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Permission to heal

A lot of people new to the use of magic are very interested in the ethics of what is and is not allowed. It seems to me, though, that these questions are often a way of glossing over other, more important, issues.

Someone asked me the other day, “Under what circumstances is it ethical to do a healing spell without permission?” A question like that envisions a universe in which there are XYZ allowed circumstances, and ABC disallowed circumstances. A rulebook.

Now, I could say “there is no rulebook,” or I could approximate the rulebook, and give you an extensive list of hypotheticals, but all of that is beside the point. There are other, more important questions to ask before we even get into a bunch of ethical what-ifs.

Why don’t you have permission? If it’s someone you aren’t comfortable communicating with, why are you doing magic for them? Is your magical connection going to be effective if you can’t even have a conversation with them? How much can you even know about the illness if you haven’t discussed healing it? If you don’t have permission because they disapprove of magic, isn’t that something of a barrier to your work? Won’t you be thinking about that disapproval while you work?

Under most circumstances, in the absence of other information, it is ethical to assume that people want to be well. Absent a DNR (Do Not Resucitate order), medical professionals assume that an unconscious patient would wish to be resucitated. In other words, you don’t need a Do Resucitate order, because that’s the default.

But chances are, you’re not talking about doing magic in an Emergency Room. You’re probably talking about a chronic or active but non-emergent condition. And in that case, your question shouldn’t be ethical at all; it should be practical and interpersonal.

Before healing, what you want to know is, who is this person? What is our connection? What is this illness? Securing permission is one way to answer all these questions. A problem securing permission could indicate a problem in knowing what needs to be known in order to be an effective healer.

Filling in the “the”s

On the surface, I’m doing an acrostic puzzle. But really, I’m with Nana.

The acrostic is in a Simon & Schuster spiral bound book of “Crostic” puzzles edited by Thomas Middleton. I am doing this puzzle at the kitchen table, but the binding and the flat, hard cardboard cover make it easy to sit in bed and do these puzzles on my knees.

Like Nana did.

When Nana would come to stay with us, she would have a suitcase full of mysteries and Middleton Crostics. She would read and do puzzles. She used sharp pencils, deadly, blood-drawing sharp pencils, always long. She never seemed to have stubby pencils. And I would get in bed with her, and she would teach me how to do the puzzles. » Read more..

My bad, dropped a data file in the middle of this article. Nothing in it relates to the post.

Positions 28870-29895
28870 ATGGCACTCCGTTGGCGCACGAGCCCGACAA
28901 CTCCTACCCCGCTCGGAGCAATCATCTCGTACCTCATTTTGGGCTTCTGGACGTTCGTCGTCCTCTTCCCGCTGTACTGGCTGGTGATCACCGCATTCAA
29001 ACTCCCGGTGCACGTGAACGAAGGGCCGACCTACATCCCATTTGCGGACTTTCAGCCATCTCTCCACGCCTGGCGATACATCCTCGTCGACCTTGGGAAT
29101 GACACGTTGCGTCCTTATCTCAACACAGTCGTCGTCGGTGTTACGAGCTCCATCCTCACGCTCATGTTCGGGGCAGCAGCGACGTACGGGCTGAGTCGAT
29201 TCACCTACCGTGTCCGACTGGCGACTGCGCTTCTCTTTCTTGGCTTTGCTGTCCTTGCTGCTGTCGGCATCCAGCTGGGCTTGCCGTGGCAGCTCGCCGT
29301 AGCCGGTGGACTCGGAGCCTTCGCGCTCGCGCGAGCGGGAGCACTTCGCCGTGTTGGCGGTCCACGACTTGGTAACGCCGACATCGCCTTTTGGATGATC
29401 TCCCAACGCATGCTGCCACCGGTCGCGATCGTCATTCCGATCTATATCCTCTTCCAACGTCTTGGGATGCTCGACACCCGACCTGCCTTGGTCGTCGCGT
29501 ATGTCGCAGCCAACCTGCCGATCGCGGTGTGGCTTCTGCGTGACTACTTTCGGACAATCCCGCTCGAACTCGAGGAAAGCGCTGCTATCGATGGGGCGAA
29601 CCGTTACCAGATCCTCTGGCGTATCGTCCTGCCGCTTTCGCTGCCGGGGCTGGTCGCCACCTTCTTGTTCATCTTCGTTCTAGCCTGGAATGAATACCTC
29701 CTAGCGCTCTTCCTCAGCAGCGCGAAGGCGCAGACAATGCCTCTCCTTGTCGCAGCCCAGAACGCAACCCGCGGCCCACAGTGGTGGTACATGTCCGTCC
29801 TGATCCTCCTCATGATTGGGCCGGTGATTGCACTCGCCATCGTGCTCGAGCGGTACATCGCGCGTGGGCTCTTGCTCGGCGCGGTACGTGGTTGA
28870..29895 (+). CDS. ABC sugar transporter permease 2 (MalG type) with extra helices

Toddler religion

I saw a bumpersticker tonight that said

The Fear of the Lord is the Beginning of Wisdom

…and I thought, Wow, that’s just about everything that’s wrong with religion today.*
Now, this quote probably originates in an older meaning of “fear.” Something more like “awe” was probably intended. And indeed, awe can be the beginning of wisdom. The left hand of awe is humility; the understanding that there are things we cannot understand, things greater than us, and that our answers are not the be all end all of answers.

But y’know, I think that’s not what the mini-van driver meant by it.

Fear of the Lord drives the kind of religious thought that is based in obedience. Doing what God wants and avoiding what God objects to. Because of the fear. Because you might get your ass spiritually kicked. “I’ll be good, God! Don’t kick my humble ass! PUH-LEEZE!”
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Things that happen to pressure cookers

Here’s my take on the whole Foley thing: It’s not a coincidence.

It’s not a bizarre coincidence that the co-chair of the House Caucus on Missing and Exploited Children is also a pedophile. And it’s not just a coincidence that it’s mostly (not exclusively, but mostly, and by an impressive margin) Conservatives who are being knocked down like tenpins by sex scandals. Yeah, part of it is that power corrupts, and the consolidation of power that has increased dramatically in Washington these past five years has been massively corrupting, particularly of Conservatives.

But it’s not just that. It’s that it’s built into the system.

When you suppress, suppress, suppress, you create a pressure cooker. Pressure cookers only do the one thing, yet everyone is all suprised by the explosion. In terms of psychology, you generally only suppresssuppresssuppress when you have something serious that needs suppressing, and you generally only blame everyone else for being a perv when you need to avoid blaming yourself. It’s called “projection.” Look it up.